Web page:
Stopping asthma drugs during pregnancy linked to premature births and small babies

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Prescriptions of asthma medicines before or during pregnancy have been linked to a higher risk of premature birth and small birthweight babies, according to UK research, but the study found that this was particularly the case if prescriptions were stopped during pregnancy. The authors say prescriptions records could be used to identify the women who need extra help and support.

Journal/conference: PLOS ONE

Link to research (DOI): 10.1371/journal.pone.0242489

Organisation/s: Swansea University, UK

Funder: This paper was developed from the EUROmediCAT project, and uses the cohort identified in that project. The analyses presented here were completed outside the funded period. Financial support for the EUROmediCAT study was provided by the European Union under the 7th Framework Program [grant agreement HEALTH-F5-2011-260598]. Start date: 1 March 2011. Duration: 48 months. Coordinator: Prof. Helen Dolk, University of Ulster. Further information can be found at www.euromedicat.eu. The paper is based on data in the all-Wales SAIL databank, which is supported by UK Research and Innovation funding to Swansea University through an Administrative Data Research Centre grant (2018-2021), project reference: ES/S007393/1, Principal Investigator: Professor David Ford. The funder played no part in the study or production of the paper

Media release

From: PLOS

Maternal asthma medications may be associated with premature births and small birth weight in infants

Prescriptions for asthma medicines, whether continued or discontinued during pregnancy, are associated with premature births and small birth weight, according to a new study published this week in the open-access journal PLOS ONE by Sue Jordan of Swansea University and colleagues.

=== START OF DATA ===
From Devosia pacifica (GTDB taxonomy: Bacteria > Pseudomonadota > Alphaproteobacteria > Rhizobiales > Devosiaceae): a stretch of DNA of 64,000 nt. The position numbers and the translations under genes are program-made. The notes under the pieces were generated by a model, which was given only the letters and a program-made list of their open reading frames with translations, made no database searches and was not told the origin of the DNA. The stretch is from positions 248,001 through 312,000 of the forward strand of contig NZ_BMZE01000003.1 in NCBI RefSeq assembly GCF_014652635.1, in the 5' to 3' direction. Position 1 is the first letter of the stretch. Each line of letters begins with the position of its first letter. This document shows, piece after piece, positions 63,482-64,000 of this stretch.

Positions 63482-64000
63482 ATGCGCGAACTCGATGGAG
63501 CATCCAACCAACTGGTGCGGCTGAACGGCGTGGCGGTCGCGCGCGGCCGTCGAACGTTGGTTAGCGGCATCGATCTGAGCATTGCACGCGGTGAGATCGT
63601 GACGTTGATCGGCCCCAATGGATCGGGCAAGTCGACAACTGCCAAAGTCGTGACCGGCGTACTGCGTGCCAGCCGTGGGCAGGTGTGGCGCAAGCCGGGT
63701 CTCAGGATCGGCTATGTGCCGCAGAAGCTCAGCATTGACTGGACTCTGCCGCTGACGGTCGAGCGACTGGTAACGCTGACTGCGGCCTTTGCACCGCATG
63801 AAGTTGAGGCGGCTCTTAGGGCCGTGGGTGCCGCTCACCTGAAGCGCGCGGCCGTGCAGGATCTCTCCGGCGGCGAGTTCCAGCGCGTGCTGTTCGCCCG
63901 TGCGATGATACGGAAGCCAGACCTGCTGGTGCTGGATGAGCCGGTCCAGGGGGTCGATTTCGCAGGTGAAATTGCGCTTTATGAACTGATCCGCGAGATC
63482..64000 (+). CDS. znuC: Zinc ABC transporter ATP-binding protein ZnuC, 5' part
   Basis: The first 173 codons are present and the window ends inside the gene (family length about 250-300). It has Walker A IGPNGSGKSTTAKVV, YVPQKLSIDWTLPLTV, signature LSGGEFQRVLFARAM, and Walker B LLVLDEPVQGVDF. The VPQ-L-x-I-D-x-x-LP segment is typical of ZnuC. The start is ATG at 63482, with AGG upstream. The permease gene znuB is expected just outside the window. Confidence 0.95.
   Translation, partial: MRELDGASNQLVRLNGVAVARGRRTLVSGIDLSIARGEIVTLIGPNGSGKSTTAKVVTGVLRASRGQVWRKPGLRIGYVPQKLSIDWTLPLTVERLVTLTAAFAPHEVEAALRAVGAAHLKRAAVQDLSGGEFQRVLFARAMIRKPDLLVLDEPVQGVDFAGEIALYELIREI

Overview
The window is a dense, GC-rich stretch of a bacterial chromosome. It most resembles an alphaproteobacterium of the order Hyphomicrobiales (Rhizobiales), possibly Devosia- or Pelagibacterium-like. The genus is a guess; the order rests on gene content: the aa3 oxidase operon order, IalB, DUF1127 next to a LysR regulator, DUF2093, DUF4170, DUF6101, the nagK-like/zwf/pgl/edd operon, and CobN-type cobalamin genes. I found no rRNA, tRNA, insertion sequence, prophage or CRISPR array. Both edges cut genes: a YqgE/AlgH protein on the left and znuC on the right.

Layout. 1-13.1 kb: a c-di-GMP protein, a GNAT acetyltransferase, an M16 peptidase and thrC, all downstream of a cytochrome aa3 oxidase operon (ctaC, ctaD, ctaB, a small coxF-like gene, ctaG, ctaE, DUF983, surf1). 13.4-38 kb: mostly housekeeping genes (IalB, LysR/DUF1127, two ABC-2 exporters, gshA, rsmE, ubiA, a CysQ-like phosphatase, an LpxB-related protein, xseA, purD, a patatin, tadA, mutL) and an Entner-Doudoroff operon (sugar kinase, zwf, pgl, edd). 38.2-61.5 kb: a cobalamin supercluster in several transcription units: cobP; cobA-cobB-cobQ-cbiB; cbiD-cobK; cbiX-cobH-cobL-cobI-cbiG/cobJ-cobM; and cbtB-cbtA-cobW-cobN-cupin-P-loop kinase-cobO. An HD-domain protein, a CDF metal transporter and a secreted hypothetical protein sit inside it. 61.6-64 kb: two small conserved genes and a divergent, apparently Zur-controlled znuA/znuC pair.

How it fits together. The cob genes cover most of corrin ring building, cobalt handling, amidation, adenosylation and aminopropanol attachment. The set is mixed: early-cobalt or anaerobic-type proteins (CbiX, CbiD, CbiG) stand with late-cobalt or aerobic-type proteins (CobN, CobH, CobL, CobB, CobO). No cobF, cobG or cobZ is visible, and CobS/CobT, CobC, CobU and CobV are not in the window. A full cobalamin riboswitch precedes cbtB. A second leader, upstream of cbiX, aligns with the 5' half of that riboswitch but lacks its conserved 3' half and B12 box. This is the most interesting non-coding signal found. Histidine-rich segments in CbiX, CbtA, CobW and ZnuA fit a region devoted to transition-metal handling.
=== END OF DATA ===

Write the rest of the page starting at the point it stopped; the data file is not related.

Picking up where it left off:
The prevalence of asthma in pregnancy has increased worldwide in recent years and these is no consensus on the effect of asthma or asthma medications on perinatal outcomes. However, it is known that medicines prescribed for asthma can cross the placenta.

In the new study, researchers analyzed all births in Wales after 24 gestational weeks between January 2000 and December 2010, with associated maternal prescription data (117,717 births). Exposure to any asthma medication was defined as the woman having been prescribed at least one asthma medicine in the three trimesters of pregnancy. Pregnancies terminated for fetal anomalies, infants with congenital anomalies, pregnancies that were not singletons, and those exposed to other drugs or substances associated with perinatal outcomes were excluded.

Prescriptions for asthma were associated with birth before 32 weeks gestation (aOR 1.33, 95%CI 1.10-1.61) and birthweights below the 10th percentile (aOR 1.10, 95%CI 1.03-1.18). Moreover, the discontinuation of asthma medicine during pregnancy was associated with both birth before 32 weeks (aOR 1.53, 95%CI 1.11–2.10) and birth before 37 weeks gestation (aOR 1.22, 95%CI 1.06–1.41). Stillbirth was also more prevalent among women prescribed asthma medicines than the unexposed population (aOR 1.56, 95%CI 1.21–2.00), particularly if the medicines had been discontinued during pregnancy (aOR 1.91, 95%CI 1.29–2.82). The authors conclude that increased monitoring, targeted support and active asthma management are needed before, during and after pregnancy.

The authors add: “This analysis of prescription records for over 100,000 pregnancies found that women who stopped their asthma medicines during pregnancy were at increased risk of preterm birth and not breastfeeding at 6-8 weeks, whereas women who continued with their inhaled corticosteroids were at lower risk. Prescriptions records could be used to identify the women who need extra help and support.”

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